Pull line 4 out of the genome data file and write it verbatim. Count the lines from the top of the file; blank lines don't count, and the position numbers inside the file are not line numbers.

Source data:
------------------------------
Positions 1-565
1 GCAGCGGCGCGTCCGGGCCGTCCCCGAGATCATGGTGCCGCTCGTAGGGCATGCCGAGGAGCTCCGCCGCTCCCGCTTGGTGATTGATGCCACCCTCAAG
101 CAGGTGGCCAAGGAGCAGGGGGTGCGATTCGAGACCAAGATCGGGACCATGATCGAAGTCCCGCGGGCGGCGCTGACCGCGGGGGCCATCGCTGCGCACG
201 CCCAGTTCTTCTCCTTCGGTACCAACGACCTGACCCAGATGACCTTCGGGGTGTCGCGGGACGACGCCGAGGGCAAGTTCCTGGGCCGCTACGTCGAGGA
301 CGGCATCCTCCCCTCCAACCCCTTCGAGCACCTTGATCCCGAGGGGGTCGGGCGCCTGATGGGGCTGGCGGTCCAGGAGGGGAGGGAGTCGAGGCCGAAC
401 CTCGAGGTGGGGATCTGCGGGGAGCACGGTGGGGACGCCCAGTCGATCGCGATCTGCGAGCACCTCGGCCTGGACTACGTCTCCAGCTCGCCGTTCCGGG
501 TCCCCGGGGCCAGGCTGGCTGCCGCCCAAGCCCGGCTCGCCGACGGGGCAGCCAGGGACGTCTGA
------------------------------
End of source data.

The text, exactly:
201 CCCAGTTCTTCTCCTTCGGTACCAACGACCTGACCCAGATGACCTTCGGGGTGTCGCGGGACGACGCCGAGGGCAAGTTCCTGGGCCGCTACGTCGAGGA